The italics are Mrs. Simpson’s but they could well be mine. An implicit notion crops up in her last two lines: the poet as careerist being almost as important as the poet as writer. “The first step in the downward slide” would be, to a poet, a lessening in the value of his work in his own eyes. The phrase “a sign that he was falling out of favor” could have been written by an Elizabethan poet in regard to his patron, a Renaissance court composer in reference to his king, or by any writer born after 1850 who found himself at the mercy of a reigning literary power-clique.
Schwartz’s fears were well founded. He had been the Wunderkind ever since the publication of In Dreams Begin Responsibilities when he was twenty-five. The prince hoisted to the top of the hill to survey his domain was not allowed to stay there for long. Like Greek kings, poets raised too high are in for a fall, especially if the hoisting up takes place when they are young. And Schwartz’s case was further complicated. To be a bookmaker and a thoroughbred at the same time is an impossible task but one Schwartz attempted. He learned what it is to fall out of favor with the ruling party, of which he had once been a charter member. But his self-doubt and increasingly threatening behavior worked hand in hand to make matters worse: it was difficult for him to work and hard for others to sympathize, for long, with his plight.
Schwartz’s swift descent set no patterns except that of muddled eccentricity (masking a disease) and increasing estrangement. Berryman had to wait for years for the recognition Schwartz had acquired early, and Lowell, also hailed early in his career, was hobbled by being a manic-depressive (like Roethke and Jarrell), never knowing when the next attack would strike. What is almost impossible to take in is the extraordinary work produced by Berryman and Lowell in the face of so much personal misfortune. They managed, no matter, to change the face of American poetry as radically as had Williams and Stevens, and though Mrs. Simpson is very good on personal matters, there is, aside from a few anecdotal connections between the life and the work, little sense of the enterprise to which these men were dedicated.
Poetry could, understandably, seem life-threatening to anyone living with somebody obsessed by it, particularly if that person were suicidal to any degree. The ratio of obsession to suicide is high. In this case, the assumption would have been incorrect. It was Berryman’s obsessive nature and not what he was obssessed by where the danger lay. Alcohol, compulsive womanizing, and balancing himself on heights—what Mrs. Simpson refers to as “a high-wire act”—turned out to be more dangerous. Poetry could seem like a destructive force if one took the lives of Dylan Thomas, Theodore Roethke, Robert Lowell, John Berryman, Sylvia Plath, Anne Sexton, and Randall Jarrell as categorical examples. Mrs. Simpson doesn’t think so. We find, in a passage near the end of her book, what I suspect (aside from setting the record down on paper) is her real point in writing it:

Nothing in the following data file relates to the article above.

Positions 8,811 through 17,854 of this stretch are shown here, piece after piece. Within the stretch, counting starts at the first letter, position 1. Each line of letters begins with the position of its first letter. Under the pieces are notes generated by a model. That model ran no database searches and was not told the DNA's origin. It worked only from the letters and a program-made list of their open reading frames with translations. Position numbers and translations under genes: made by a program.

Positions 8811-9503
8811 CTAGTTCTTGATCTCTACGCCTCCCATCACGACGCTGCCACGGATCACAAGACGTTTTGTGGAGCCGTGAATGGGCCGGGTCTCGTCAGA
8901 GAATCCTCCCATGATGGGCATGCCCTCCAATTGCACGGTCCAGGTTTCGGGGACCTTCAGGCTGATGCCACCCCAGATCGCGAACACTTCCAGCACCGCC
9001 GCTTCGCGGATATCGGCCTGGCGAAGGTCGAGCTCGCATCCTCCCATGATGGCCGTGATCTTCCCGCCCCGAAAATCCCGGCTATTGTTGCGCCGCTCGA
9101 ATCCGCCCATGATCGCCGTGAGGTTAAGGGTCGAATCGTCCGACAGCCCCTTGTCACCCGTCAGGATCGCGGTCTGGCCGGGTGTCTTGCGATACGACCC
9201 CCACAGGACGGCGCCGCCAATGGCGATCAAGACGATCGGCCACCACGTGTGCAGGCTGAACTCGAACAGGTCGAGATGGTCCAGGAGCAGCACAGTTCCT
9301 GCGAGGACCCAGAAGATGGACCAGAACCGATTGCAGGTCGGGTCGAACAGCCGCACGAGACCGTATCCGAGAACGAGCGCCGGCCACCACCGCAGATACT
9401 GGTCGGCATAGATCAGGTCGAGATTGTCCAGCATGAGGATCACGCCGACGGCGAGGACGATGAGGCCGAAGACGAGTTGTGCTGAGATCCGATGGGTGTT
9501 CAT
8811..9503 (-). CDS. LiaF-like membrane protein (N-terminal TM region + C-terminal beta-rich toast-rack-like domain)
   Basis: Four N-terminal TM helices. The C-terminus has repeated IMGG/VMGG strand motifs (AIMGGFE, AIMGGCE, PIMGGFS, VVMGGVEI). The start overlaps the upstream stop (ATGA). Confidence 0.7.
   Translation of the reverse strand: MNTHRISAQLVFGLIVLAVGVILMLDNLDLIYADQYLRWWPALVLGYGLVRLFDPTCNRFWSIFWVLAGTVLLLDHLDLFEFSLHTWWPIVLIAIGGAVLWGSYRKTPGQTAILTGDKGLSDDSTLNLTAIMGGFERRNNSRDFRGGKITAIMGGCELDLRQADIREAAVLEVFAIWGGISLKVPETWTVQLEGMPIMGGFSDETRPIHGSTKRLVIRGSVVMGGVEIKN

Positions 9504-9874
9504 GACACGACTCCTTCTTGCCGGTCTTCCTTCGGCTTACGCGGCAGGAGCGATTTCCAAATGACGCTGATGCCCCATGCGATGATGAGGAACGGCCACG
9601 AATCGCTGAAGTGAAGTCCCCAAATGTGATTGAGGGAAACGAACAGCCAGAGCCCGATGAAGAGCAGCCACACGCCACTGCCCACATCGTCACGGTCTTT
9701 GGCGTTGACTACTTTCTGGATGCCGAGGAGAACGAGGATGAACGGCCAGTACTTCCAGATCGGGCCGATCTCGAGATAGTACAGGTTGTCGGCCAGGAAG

Many—I, too, at moments—blamed the suicide on John’s having been a poet. The litany of suicides among poets is long. After a while I began to feel that I’d missed the obvious. It was the poetry that had kept him alive. His father had committed suicide at forty. With as much reason, and with a similar psychic makeup, John had been tempted more than once to follow his father’s example. That he lived seventeen years longer than John Allyn Smith, that he died a “veteran of life,” was thanks to his gift. It had not been the hand coaxing him down from the railing that had brought him back each time, … but the certainty that there were all those poems still to be written.
It is a point hard to remember because the constant worry about “reputation,” the endless concern of where one stood on the scale of “greatness,” the scrimmage for renown finally begins to sound as competitive as jockeys talking about horses or movie studios ranking actors. In fact, the star mentality crops up all over the place; the authors talk about each other as if they were baseball players or movie stars forever courting “fame.” This quest for rank is devastating, not only because it reverses the values to which each of these men were truly dedicated but because it repeats the wish the parents had for the child. Poetry, after all, was not the primary concern of either Rose Schwartz, Delmore’s mother, or Martha Smith Berryman. Moreover, there’s something pathetic about so frantic a struggle in so small a pond. Its false values infect even the author of this book, who can say, immediately after the phrase “first-rate poet,”
I was so sure he would one day be famous.